Information gained from such experiences will inform health care professionals, engineers, city managers, and transportation officials of opportunities and barriers to improve older drivers' interaction with AVs, facilitate their ease-of-use practices, and potentially empower them to adopt these technologies—and in so doing contribute to congestion mitigation and crash prevention—core components of a public health approach. Moreover, because Florida is a model state for older driver mobility issues (Classen and Awadzi, 2008), and Gainesville, Florida is an emerging “smart city” (Gonzalez, 2017), it is critical that scientists and engineers study and understand these adoption patterns of older drivers pertaining to automated technologies.

Materials and Methods

The University of Florida Institutional Review Board approved the study after a full board review. All participants provided informed consent for their enrollment into the study. This study used an experimental crossover-repeated measures design with a pre-visit survey, intake surveys, exposure to the automated mode driving simulator or the automated shuttle, post-visit survey 1, crossover to simulator or automated shuttle, and post-visit survey 2. Participants were recruited through the infrastructure and support of Oak Hammock and other residential communities, the older adult recruitment pool of UF's Institute for Mobility, Activity and Participation, and through UF's Institute on Aging. Participants received $25.00 for participation in the study.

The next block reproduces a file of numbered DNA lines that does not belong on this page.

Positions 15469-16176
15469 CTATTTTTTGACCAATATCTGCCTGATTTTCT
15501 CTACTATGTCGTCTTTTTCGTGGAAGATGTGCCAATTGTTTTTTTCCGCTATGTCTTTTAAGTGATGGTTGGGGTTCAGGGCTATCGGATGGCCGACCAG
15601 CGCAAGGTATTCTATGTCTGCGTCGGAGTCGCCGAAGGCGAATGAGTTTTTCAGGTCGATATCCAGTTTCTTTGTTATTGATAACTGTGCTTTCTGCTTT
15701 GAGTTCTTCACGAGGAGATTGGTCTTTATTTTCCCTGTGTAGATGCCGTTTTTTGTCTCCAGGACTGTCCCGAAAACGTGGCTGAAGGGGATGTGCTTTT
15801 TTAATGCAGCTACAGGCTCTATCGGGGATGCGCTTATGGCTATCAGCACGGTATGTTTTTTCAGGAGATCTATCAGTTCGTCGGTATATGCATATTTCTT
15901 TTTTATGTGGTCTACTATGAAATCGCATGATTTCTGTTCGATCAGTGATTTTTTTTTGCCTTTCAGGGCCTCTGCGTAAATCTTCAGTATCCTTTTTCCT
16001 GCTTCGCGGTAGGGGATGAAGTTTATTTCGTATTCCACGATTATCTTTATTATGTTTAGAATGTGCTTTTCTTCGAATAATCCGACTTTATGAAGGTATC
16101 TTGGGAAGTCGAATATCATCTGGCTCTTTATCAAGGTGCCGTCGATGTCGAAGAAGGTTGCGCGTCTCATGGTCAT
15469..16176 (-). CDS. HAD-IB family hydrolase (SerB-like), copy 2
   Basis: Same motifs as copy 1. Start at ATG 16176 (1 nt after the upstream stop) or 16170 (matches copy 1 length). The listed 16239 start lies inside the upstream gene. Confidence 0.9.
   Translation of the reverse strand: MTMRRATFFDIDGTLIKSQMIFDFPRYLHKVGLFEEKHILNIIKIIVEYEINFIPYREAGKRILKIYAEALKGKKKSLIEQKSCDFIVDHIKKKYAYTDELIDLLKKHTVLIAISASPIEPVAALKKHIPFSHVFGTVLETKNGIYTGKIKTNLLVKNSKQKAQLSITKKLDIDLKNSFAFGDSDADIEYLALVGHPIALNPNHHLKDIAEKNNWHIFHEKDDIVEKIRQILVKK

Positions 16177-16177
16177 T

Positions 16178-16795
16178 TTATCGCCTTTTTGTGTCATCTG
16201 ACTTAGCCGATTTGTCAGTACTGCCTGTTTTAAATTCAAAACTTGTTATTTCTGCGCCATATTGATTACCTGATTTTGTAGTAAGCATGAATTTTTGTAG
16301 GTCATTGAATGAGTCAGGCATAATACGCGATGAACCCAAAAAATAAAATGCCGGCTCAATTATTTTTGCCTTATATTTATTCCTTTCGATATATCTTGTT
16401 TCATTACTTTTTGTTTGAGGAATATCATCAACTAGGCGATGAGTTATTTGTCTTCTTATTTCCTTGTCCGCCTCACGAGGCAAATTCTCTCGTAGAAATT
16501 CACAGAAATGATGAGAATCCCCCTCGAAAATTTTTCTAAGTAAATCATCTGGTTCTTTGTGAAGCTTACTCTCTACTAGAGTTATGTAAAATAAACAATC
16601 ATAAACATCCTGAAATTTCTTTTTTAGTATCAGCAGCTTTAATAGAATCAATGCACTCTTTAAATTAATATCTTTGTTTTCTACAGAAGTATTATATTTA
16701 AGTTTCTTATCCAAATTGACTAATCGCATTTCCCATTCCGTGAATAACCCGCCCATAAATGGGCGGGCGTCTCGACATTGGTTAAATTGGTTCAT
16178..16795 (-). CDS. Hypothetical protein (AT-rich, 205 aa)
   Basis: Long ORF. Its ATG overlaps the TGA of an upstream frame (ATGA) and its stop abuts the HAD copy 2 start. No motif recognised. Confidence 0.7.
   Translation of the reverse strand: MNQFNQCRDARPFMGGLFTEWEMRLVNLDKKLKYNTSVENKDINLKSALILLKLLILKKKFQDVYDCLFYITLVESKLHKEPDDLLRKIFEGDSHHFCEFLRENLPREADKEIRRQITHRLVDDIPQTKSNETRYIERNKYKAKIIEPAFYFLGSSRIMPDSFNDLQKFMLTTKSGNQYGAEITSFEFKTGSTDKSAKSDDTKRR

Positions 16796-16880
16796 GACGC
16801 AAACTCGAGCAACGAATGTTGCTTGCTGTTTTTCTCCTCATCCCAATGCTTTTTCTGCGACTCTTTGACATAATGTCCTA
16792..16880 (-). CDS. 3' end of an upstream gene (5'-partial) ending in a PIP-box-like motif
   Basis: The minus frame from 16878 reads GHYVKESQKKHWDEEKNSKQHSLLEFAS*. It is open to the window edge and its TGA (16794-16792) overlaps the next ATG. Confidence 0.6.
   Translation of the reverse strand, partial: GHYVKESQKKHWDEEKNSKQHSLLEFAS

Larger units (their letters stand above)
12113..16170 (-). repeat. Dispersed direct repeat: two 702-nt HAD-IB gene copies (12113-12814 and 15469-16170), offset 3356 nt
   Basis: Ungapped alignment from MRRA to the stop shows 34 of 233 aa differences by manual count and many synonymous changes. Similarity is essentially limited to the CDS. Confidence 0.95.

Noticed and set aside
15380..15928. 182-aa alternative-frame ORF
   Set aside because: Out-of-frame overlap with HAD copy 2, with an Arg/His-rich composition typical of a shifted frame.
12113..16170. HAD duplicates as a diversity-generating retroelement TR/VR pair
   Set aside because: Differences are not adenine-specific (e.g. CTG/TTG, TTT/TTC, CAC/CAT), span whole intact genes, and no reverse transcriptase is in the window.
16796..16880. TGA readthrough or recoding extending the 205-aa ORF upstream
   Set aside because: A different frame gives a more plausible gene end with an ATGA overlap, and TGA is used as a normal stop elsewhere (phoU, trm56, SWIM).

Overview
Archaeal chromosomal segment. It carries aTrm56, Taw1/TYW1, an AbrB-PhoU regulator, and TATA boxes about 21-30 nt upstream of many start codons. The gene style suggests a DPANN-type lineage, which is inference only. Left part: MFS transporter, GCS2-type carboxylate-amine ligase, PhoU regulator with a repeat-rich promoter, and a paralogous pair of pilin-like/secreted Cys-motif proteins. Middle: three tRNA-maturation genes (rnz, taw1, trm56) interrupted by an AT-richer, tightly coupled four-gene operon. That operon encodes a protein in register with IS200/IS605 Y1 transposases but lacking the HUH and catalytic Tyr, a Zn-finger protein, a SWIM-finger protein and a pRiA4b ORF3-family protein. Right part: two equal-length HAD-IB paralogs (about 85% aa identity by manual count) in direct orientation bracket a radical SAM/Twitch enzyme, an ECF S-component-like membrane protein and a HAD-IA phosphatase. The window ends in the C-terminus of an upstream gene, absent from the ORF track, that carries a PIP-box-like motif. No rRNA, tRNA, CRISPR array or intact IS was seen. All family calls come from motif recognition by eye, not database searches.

Sixty-nine community dwelling drivers, 65 years of age or older, from North Central Florida, who had a valid driver's license and reported driving within the last 6 months were included in this study. Participants were excluded if they did not communicate in English or showed signs of cognitive impairment, i.e., scoring ≤ 26 on the Montreal Cognitive Assessment (MoCA) (Nasreddine et al., 2005). Participant intake and assessment were conducted in the living areas of the Smart House in the Oak Hammock Residential Community (5100 S.W. 25th Blvd., Gainesville, FL; see Figure 1), which provided a comfortable atmosphere for participants and research personnel. The simulated driving assessments occurred in the simulator laboratory, located in the garage of the Smart House. The on-road experience in the automated shuttle occurred at a formerly used bus depot in Gainesville, FL.